Nat - INTERSECT founder
The poet Emma Lazarus once said "until we all are free, none of us are free", and there has never been a truer word spoken. Lazarus spoke in the context of tackling anti-semitism around the world, but I speak of feminism and the fight for women's equality.
The feminist movement has a chequered relationship with what is truly meant by the word 'equality' (as does Emma Lazarus, but that's best saved for another time!). From the early Suffragettes, who in reality only wanted 'votes for some', through to the second wave of feminism, which led to the beginning of the womanist movement due to its exclusion of women of colour, we've had problems with inclusivity. It is tempting to write these past failings off, to airbrush them from our history - but it's so important to remember them, especially when they continue today.
A small, but popular, minority of mainstream feminist organisations, writers, blogs and musicians still marginalise women of colour, trans* women, disabled women, working class women, sex workers etc. Minority they may be, but they have a disproportionate say in the popular consciousness of what feminism 'is'. There's plenty of reasons for this, but I personally attribute it mostly to the mainstream press being unwilling to give a platform to people who challenge more than one of their perceptions, and the desire to portray feminism as a toothless, fluffy group who's concerns are mainly vapid chatter.
This is not so. Issues that affect all women affect the most underprivileged women first, and hardest - and there are many more issues that only affect these women. This is precisely why they should be at the forefront of our thoughts when we organise to fight back. This truly is the front line of feminism. We need to show how hard grassroots organisations work and battle with real issues, and we need to group together and support each other in order to achieve our aims.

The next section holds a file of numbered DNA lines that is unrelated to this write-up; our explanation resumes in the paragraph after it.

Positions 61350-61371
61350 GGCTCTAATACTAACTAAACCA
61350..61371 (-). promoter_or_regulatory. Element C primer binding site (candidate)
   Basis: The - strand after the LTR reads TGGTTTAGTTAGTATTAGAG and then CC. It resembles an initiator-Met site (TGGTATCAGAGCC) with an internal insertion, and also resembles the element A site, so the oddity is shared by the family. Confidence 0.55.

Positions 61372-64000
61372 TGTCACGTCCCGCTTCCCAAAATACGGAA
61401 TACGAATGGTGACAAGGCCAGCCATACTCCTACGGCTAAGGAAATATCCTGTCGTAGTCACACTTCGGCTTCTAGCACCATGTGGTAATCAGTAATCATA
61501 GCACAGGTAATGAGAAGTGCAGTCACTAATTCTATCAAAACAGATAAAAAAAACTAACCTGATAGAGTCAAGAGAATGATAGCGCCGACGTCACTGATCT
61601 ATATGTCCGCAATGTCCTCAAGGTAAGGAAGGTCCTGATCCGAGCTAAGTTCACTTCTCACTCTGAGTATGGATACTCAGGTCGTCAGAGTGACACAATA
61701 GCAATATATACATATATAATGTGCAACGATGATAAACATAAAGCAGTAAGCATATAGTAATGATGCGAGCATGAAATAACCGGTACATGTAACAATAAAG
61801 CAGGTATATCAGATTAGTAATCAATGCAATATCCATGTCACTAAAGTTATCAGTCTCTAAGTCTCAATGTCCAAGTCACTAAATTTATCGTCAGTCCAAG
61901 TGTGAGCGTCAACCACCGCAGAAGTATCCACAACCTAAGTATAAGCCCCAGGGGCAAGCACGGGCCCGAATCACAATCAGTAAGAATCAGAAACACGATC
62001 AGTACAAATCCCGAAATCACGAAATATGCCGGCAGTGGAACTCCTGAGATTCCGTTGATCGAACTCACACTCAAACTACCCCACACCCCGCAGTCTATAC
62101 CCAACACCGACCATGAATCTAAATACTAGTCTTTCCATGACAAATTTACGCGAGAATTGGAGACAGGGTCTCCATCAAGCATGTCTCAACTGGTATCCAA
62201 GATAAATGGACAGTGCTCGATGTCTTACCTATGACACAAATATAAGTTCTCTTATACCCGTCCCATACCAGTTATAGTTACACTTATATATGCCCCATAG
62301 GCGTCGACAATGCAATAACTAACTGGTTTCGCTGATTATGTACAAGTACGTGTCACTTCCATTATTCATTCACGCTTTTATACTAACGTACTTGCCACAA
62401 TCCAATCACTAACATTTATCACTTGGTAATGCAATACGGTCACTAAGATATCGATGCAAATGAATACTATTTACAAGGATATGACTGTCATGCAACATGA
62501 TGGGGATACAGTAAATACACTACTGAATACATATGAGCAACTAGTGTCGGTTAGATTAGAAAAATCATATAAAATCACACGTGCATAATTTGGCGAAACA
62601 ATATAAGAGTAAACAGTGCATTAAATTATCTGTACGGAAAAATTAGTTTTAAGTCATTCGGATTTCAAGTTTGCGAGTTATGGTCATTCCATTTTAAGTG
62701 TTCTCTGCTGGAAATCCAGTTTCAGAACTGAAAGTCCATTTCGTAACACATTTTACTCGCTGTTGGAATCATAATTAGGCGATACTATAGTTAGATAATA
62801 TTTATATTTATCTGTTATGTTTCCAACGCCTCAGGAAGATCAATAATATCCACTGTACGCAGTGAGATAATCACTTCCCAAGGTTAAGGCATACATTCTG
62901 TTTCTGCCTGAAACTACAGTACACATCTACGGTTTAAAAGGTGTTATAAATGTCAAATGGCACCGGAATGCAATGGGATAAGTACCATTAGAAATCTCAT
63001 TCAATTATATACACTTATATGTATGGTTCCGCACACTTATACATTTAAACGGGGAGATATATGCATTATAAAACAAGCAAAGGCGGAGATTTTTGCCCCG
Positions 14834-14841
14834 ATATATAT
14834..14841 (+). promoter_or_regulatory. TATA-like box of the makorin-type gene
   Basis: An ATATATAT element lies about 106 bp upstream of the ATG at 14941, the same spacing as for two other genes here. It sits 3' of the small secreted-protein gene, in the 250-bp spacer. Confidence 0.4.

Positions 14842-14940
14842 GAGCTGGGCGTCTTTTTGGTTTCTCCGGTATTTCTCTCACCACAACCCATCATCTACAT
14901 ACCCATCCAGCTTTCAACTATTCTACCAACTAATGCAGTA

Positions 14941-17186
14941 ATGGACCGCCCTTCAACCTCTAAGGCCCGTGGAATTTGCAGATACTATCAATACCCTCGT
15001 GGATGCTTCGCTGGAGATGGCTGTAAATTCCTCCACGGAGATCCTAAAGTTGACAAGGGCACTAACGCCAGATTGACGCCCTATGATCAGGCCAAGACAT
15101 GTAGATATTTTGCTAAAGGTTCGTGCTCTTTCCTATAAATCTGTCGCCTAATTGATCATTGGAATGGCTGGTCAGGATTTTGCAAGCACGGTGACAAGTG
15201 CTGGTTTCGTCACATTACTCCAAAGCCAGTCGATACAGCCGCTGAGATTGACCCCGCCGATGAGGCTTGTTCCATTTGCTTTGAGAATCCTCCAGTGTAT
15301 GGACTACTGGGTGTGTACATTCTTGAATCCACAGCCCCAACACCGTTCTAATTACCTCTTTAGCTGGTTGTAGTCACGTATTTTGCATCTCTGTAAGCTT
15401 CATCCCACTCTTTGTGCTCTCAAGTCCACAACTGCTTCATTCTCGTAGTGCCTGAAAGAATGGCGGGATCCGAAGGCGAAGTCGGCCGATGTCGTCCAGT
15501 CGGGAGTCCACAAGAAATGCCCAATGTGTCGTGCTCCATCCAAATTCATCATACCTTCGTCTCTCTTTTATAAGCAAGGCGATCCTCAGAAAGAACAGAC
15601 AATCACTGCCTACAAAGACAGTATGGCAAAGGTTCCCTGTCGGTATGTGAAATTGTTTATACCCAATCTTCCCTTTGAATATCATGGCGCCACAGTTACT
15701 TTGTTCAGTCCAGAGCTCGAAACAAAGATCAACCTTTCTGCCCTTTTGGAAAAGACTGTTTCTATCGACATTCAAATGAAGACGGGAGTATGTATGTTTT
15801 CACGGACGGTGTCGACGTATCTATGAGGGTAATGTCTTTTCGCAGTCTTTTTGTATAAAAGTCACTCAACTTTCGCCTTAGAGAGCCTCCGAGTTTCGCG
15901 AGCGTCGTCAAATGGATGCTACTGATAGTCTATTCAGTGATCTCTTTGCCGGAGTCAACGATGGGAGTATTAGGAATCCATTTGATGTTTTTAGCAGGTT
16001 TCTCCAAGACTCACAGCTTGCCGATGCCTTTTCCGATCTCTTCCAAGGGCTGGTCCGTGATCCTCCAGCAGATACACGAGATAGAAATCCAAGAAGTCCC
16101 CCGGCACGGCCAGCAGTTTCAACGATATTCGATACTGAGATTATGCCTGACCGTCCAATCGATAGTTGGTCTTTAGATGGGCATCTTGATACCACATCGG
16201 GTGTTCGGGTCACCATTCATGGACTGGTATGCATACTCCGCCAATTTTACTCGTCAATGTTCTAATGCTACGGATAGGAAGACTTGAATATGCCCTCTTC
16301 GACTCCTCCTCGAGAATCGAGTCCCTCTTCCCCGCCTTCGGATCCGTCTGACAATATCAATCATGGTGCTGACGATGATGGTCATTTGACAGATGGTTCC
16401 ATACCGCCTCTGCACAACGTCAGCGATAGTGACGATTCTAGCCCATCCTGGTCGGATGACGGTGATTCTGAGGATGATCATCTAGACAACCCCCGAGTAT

This is why I decided to put on INTERSECT. I want to show people the wonderful groups and individuals who are tackling the big, important issues facing women. I want something to point to and say 'this is my feminism, and this is what it does, and no - I don't really give a toss about debating cupcakes'.
I hope you all enjoy the day and leave feeling educated, empowered and excited about what we can do. I hope you all make new friends and contacts and go away with the tools and knowledge to make your feminist spaces as inclusive as possible.
It's time to unite and fight.
Tags: Feminism and Intersectionality